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Good Computer Security Practices Basic Security Awareness PowerPoint PPT Presentation

Good Computer Security Practices Basic Security Awareness September 10, 2007 School of Nursing Office of Academic and Administrative Information Systems (OAAIS) EIS Security Awareness Training and Education (SATE) Program Overview What is Information and Computer Security?

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Good Computer Security Practices Basic Security Awareness

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Good computer security practices basic security awareness l.jpg

Good Computer Security PracticesBasic Security Awareness

September 10, 2007

School of Nursing

Office of Academic and Administrative Information Systems (OAAIS)

EIS Security Awareness Training and Education (SATE) Program


Overview l.jpg

Overview

What is Information and Computer Security?

“Top 10 List” of Good Computer Security Practices

Protecting Restricted Data

Reporting Security Incidents

Additional Resources

OAAIS Enterprise Information Security

Security Awareness, Training & Education (SATE) Program

http://isecurity.ucsf.edu or 415.514-3333


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What is Information and

Computer Security?

OAAIS Enterprise Information Security

Security Awareness, Training & Education (SATE) Program

http://isecurity.ucsf.edu or 415.514-3333


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… the protection of computing systems and the data that they store or access.

Desktop computersConfidential data

Laptop computersRestricted data

ServersPersonal information

BlackberriesArchives

Flash drivesDatabases

OAAIS Enterprise Information Security

Security Awareness, Training & Education (SATE) Program

http://isecurity.ucsf.edu or 415.514-3333


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Why do I need to learn about computer security?

Isn’t this just an IT Problem?

Everyone who uses a computer needs

to understand how to keep his or her computer and data secure.

OAAIS Enterprise Information Security

Security Awareness, Training & Education (SATE) Program

http://isecurity.ucsf.edu or 415.514-3333


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Good security practices follow the “90/10” rule

  • 10% of security safeguards are technical

  • 90% of security safeguards rely on us – the user - to adhere to good computing practices

OAAIS Enterprise Information Security

Security Awareness, Training & Education (SATE) Program

http://isecurity.ucsf.edu or 415.514-3333


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Embarrassment to yourself and/or the University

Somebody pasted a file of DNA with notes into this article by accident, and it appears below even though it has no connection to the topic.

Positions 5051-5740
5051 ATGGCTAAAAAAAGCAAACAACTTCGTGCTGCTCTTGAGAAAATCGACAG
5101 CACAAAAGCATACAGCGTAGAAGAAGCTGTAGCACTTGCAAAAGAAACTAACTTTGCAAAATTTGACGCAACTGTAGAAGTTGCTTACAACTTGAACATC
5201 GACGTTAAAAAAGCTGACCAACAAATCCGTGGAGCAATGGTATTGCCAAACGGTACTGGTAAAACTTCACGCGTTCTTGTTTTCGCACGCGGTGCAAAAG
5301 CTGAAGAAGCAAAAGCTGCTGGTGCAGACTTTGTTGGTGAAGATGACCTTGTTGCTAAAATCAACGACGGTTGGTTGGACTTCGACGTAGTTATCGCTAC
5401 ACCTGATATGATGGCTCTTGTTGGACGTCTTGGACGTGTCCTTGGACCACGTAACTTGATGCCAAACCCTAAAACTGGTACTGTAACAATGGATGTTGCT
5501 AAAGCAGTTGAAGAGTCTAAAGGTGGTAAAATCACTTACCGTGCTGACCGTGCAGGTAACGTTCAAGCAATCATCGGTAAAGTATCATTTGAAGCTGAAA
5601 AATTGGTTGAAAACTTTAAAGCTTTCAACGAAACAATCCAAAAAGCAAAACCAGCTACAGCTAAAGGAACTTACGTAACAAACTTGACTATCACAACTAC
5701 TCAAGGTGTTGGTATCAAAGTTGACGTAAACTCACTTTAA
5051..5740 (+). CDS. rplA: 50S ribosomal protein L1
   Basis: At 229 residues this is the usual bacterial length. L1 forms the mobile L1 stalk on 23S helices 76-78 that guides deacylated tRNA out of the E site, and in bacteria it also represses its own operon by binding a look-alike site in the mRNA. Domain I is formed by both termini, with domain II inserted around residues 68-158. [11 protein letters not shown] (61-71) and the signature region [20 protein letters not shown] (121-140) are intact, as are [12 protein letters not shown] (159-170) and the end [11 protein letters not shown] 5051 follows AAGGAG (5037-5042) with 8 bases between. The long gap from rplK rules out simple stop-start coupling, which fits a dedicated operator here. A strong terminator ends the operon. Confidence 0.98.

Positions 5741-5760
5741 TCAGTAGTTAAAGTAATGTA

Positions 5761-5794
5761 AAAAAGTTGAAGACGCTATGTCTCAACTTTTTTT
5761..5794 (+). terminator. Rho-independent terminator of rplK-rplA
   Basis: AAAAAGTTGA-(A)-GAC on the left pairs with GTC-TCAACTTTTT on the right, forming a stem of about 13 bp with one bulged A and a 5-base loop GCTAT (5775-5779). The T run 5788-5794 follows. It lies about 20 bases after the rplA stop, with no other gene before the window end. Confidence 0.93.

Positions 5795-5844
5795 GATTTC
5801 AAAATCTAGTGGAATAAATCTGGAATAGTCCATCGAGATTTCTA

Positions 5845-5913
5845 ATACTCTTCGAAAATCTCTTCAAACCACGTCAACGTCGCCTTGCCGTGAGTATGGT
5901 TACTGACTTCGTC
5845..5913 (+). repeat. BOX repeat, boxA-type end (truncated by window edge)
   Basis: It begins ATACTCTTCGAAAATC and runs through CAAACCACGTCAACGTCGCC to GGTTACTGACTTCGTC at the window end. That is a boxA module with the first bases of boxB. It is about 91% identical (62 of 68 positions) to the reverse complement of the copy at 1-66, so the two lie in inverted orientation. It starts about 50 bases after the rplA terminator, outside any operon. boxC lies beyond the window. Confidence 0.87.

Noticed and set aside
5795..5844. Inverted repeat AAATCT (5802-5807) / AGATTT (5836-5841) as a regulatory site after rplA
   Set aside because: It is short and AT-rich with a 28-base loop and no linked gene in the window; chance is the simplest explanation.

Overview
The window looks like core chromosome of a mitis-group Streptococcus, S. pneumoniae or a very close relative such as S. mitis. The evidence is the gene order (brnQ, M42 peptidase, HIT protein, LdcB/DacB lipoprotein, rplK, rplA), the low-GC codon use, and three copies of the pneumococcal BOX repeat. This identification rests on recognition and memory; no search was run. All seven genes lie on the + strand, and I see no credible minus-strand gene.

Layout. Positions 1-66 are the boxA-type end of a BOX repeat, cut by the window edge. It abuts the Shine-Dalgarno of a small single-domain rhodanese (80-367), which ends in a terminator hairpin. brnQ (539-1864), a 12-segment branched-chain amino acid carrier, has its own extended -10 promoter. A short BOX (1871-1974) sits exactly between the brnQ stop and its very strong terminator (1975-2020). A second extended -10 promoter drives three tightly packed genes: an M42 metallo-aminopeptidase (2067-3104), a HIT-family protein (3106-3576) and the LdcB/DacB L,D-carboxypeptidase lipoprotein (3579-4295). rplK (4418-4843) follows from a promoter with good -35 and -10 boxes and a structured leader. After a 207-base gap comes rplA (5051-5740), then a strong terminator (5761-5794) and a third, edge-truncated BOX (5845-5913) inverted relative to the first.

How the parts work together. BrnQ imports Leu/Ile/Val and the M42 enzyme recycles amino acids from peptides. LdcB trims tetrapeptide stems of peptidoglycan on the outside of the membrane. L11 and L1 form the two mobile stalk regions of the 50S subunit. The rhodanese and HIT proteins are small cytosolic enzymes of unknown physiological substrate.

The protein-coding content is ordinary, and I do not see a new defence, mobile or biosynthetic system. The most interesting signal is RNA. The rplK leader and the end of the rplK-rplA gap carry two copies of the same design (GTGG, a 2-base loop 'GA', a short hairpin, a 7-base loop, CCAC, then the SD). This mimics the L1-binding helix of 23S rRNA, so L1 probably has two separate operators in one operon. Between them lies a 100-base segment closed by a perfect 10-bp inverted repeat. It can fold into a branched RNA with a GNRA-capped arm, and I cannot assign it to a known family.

Having to recreate lost data

Identity theft

Data corruption or destruction

Loss of patient, employee, and public trust

Costly reporting requirements and penalties

Disciplinary action (up to expulsion or termination)

Unavailability of vital data

What are the consequences of security violations?

OAAIS Enterprise Information Security

Security Awareness, Training & Education (SATE) Program

http://isecurity.ucsf.edu or 415.514-3333


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“Top Ten List”

Good Computer Security Practices

OAAIS Enterprise Information Security

Security Awareness, Training & Education (SATE) Program

http://isecurity.ucsf.edu or 415.514-3333


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  • Don’t keep restricted dataon portable devices.

    2.Back-up your data.

    • Make backups a regular task, ideally at least once a day.

    • Backup data to removable media such as portable hard drives, CDs, DVDs, or a USB memory stick.

    • Store backup media safely and separately from the equipment. Remember, your data is valuable… don’t keep your backups in the same physical location as your computer!

OAAIS Enterprise Information Security

Security Awareness, Training & Education (SATE) Program

http://isecurity.ucsf.edu or 415.514-3333


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Data Backups

  • How effective would you be if your email, word processing documents, excel spreadsheets and contact database were wiped out?

  • How many hours would it take to rebuild that information from scratch?

OAAIS Enterprise Information Security

Security Awareness, Training & Education (SATE) Program

http://isecurity.ucsf.edu or 415.514-3333


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  • 3. Use cryptic passwords that can’t be easily guessed and protect your passwords - don’t write them down and don’t share them!

OAAIS Enterprise Information Security

Security Awareness, Training & Education (SATE) Program

http://isecurity.ucsf.edu or 415.514-3333


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“I’lljustkeep finding new ways to break in!”

4. Make sure your computer has anti-virus, anti-spyware and firewall protection as well as all necessary security patches.

5. Don’t install unknown or unsolicited programs on your computer.

OAAIS Enterprise Information Security

Security Awareness, Training & Education (SATE) Program